The first main dish can then be tagine. Tagine became the name of the dish, but primarily it is the name of the pot you cook it in. A tagine can be made using lamb with prunes, or chicken, either in an onion sauce with dried apricots, or with olives and potatoes. A host might also serve b’sara (fava bean soup) or b’stilla (a pie containing pigeon or seafood) dishes to their guests.
Couscous tends to be part of the second main dish served along with others such as rfissa (chicken with lentils and pan-fried dough). Dishes are always accompanied with bread.
For desert, plates of fresh fruits and a cup of fresh mint tea are served, along with pastries such as kaab al ghazal (gazelle horn, a crescent-shaped cookie made of sweet-almond paste, orange blossom water and cinnamon).
To help with digestion and overall health, herb-infused teas are sipped at the end of the meal. The herbs include naanaa (mint), louisa (lemon-scented verbena) and sheba (wormwood).
Cooking together in the kitchen is a very important to family tradition, where all the women of the family cook and catch up on the latest news. Cooking skills are passed down from gereration to generation.
What Are The Influences Of Moroccan Cuisine?
Moroccan cuisine combines Arab, Berber, African, Mediterranean and European influences and has historically been referred to as “a cuisine of the kings”.
Paula Wolfert is an award-winning author from the United States, who has more than 40 years of experience with Mediterranean food. She has written nine books, two of them about Moroccan cuisine.
“Morocco is blessed,” she says. “Developed in the kitchens of the royal palaces of Fez, Meknes, Marrakech and Rabat, the four royal cities, it reached summits of perfection.”
Bisteeya for example, Wolfert explains, had its humble origins in a simple Berber dish of chicken cooked with saffron and butter, before it was revamped in the royal kitchens.
“It was combined with the primitive Arab pastry called trid, enhanced when Arabs later brought the fine art of Persian pastry-making to Morocco, and was further embellished with Andalusian ideas until it became the bisteeya we know today,” she says.
From a culinary point of view, cultural influences can be seen widely in the three gastronomic centres of the country.
“In the Berber city of Marrakech, the food is basically Berber, with a Senegalese and African influence”Wolfert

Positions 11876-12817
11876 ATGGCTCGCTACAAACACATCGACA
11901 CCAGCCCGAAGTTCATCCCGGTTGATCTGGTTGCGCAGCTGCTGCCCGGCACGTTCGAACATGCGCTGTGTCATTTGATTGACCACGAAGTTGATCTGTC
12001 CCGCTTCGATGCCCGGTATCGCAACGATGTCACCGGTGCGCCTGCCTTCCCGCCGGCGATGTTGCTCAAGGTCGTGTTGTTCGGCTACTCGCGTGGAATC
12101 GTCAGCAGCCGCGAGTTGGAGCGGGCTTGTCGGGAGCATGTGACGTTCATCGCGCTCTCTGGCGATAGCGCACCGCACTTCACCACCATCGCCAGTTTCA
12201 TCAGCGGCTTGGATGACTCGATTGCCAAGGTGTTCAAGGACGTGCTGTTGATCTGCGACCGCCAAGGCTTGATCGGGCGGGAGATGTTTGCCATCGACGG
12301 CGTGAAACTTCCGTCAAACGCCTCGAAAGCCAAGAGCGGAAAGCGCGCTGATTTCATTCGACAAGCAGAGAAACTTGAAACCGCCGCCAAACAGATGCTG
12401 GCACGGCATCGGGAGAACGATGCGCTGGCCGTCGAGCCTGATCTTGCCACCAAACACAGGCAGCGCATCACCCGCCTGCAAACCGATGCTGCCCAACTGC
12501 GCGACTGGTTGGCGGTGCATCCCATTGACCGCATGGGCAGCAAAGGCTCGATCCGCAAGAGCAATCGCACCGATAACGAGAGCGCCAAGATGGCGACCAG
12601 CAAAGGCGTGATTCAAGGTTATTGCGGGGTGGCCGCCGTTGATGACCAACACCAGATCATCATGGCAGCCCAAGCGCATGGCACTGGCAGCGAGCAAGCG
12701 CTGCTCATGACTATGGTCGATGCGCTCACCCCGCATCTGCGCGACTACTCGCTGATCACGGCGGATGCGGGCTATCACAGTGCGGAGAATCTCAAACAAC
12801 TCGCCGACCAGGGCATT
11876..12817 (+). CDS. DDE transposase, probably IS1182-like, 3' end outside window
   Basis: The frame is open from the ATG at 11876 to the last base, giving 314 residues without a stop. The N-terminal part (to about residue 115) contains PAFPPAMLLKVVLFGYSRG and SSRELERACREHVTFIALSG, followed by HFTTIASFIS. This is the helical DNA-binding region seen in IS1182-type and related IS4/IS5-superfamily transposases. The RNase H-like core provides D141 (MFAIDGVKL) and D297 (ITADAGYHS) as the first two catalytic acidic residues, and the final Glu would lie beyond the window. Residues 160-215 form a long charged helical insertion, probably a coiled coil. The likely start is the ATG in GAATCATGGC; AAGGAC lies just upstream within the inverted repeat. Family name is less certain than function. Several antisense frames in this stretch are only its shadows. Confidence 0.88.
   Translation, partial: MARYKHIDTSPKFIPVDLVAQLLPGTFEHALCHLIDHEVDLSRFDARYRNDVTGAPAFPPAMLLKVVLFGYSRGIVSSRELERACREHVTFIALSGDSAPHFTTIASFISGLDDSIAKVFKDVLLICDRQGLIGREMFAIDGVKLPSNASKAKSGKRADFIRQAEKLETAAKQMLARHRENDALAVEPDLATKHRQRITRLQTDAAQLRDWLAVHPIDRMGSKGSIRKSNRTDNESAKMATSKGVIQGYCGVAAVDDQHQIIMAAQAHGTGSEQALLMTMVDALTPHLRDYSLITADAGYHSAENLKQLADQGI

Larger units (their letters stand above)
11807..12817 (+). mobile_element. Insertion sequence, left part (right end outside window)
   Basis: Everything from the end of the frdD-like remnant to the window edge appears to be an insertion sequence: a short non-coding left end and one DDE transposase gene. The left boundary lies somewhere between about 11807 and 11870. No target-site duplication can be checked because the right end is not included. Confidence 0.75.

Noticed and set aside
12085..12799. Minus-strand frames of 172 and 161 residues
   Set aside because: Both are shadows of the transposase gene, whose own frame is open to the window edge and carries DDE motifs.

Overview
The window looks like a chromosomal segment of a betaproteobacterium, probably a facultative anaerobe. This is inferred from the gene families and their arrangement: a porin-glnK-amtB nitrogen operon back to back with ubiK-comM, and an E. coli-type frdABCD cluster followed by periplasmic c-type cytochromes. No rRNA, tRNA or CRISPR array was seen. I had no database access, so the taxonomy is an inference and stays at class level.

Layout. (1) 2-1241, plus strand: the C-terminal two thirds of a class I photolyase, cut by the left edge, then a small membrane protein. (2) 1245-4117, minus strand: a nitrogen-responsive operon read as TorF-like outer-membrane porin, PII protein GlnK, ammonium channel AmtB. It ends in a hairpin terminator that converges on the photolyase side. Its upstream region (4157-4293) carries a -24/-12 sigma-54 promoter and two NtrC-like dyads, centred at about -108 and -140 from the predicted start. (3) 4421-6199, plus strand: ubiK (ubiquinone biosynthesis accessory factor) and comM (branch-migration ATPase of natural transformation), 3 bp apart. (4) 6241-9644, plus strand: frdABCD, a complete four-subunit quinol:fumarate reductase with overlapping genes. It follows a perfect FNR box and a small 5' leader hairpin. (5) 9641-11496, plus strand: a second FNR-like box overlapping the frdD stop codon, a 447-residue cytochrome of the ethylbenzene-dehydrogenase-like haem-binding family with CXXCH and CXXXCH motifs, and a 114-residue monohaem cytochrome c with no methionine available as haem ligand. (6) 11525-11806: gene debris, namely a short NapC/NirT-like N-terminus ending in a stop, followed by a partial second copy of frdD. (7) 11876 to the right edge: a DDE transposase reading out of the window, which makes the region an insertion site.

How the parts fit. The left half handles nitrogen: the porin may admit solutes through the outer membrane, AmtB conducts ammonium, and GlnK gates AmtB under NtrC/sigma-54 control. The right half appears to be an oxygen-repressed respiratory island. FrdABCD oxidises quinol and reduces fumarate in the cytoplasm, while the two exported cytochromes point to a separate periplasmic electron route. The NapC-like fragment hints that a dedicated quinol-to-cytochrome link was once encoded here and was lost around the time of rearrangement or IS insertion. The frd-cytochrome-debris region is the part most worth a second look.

“In the Arab city of Fez, the cuisine shows the influence of Andaluz, and in the Andalusian city of Tetuan, the Spanish influence is strongest, with some Ottoman traces.
“Portuguese influence may be found in the cuisine of the Portuguese settlement cities on the Atlantic coast, and Essaouira, a city of white buildings and blue shutters, became the home of a large Jewish population who worked out their own variations on the national cuisine.”
What, then, makes a cuisine great? The author says four things are required.
“The first is an abundance of fine ingredients, a rich land,” she says. “The second is a variety of cultural influences: the history of the nation, including its domination by foreign powers, and the culinary secrets it has brought back from its own imperialist adventures.
“Thirdly, a great civilisation. If a country has not had its day in the sun, its cuisine will probably not be great. Great food and a great civilisation go together. Last, the existence of a refined palace life. Without the demands of a cultivated court, the imaginations of a nation’s cooks will not be challenged.”
We have joined SABA, the Scottish African Business Association so we can promote and import this wonderful Moroccan extra virgin olive oil. Morocco Gold is trying to fix what we consider the broken olive oil industry that exists at the moment and even if the UK were to leave the EU our standards will always be the highest quality.
Our new harvest facts are out – 2020 Morocco Gold